I wanted it to have a double impact on the viewers. While the single is recorded from the perspective of an older guiding a younger, in that viewers are listening to me give the younger advice about what mistakes not to make, the visuals are displaying all the ways that the older’s influence on the younger is negative and ends up with the younger making mistakes. I wanted to give the older generations a sense of self-reflection while giving the younger generations some guidance.

Off the back of that, can you tell us a little bit about the Youth Diversionary Programme that you are launching?

I am currently running two youth workshops with my brother Big Ven – Always Progress & Everybody’s Got 2 Learn. The Always Progress workshop helps young people overcome obstacles and become the best versions of themselves. We work with ages 13 to 21 and offer young people free studio time and a chance to gain key skills in exciting creative fields. We tackle all the issues associated with young people who may be out of work and education. People at risk of gang violence, offending, homelessness, mental health challenges, but are looking for new skills.

The Everybody’s Got 2 Learn workshop raises awareness about the effects of knife and gun crime in the community. Rappers such as myself will attend the workshops to discuss the negative effects of knife and gun crime in the local community. This workshop will encourage young people to be confident in themselves while addressing the positive and negative influence of role models and their behaviour. It gives young people the foresight to be able to resist things that could stand between them and their dreams.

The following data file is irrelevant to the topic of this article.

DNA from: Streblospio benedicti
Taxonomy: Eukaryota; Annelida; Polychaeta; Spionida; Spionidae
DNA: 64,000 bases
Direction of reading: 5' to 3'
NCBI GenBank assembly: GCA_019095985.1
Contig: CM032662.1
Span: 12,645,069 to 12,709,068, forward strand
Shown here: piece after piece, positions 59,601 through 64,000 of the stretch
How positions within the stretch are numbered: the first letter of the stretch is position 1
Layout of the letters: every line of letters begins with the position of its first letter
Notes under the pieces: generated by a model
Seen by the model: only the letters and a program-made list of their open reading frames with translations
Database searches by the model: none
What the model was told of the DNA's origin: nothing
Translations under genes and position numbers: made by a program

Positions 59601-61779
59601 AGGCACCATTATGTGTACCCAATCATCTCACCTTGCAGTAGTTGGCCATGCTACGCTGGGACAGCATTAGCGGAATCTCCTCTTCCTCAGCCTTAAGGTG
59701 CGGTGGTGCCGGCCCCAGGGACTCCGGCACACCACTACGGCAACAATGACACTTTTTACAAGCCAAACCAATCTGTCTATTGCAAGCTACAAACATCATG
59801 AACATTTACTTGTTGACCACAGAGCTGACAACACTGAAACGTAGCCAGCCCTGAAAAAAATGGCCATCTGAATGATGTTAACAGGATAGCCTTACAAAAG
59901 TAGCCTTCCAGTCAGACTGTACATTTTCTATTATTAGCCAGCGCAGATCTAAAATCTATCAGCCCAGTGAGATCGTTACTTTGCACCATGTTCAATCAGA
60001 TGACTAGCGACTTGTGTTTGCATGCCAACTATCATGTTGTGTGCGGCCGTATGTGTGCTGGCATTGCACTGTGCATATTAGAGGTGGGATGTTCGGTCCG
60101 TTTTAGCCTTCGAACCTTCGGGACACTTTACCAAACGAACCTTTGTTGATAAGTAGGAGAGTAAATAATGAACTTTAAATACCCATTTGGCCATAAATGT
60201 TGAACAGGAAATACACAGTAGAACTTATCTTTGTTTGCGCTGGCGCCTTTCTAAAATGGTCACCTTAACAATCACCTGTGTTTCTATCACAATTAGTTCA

What are the main things that you hope to achieve with the programme, and what is the long term plan?

I simply want to inspire the next generation to become the best version of themselves. To give back and be that influence that I needed when I was younger.

How do you think the average person can help tackle issues of knife and gun crime in society?

The average person can help tackle the issue of knife and gun crime in society by paying attention to the teenagers in their local communities, instead of pointing the finger and judging. Talk to them, find out their names and interests. Share your stories with them and your experiences. After all, it takes a village to raise a child.


You’ve made socially conscious music in the past as well, with tracks like Black Lives Matter. Why do you think it’s important to make music with a political message?

Today, in 2019, most UK hip-hop and grime music has no real message – other than “I just don’t give a fuck” or “I’m getting money” or “I’m a gangster.” The beats have improved in most cases but the lyrics lack the substance that made real folk heroes like Dylan, Lennon or Marley. The soul is what has been missing for some time now, which is why there are a lot of mechanically good rappers and emcees, but no real greats anymore. 

2Pac is a good example of a rapper who managed to achieve folk hero status. He wasn’t the greatest lyricist and didn’t have the best flow, but he spoke out with a passion against the wrongs of the system and the socio-political issues that affect us all. He became a spokesman for the people that used hip-hop as a platform or a tool to try and create change. That, to me, is what makes an artist a true icon, folk hero or legend.

Are you working on any other new projects?

I have a lot of new music on its way, starting with a tape dropping next month called Dying to Live.

Lastly, do you have any advice for young people who are trying to make it in the music industry?

Firstly, believe in yourself because you are capable of achieving anything that you want in life. Secondly, don’t be afraid to fail. In fact, be happy when you fail because it’s a lesson in how to go about whatever you’re trying to achieve as well as being proof that you’re trying. Thirdly, discipline is the key to success, so practice being disciplined at any opportunity you get.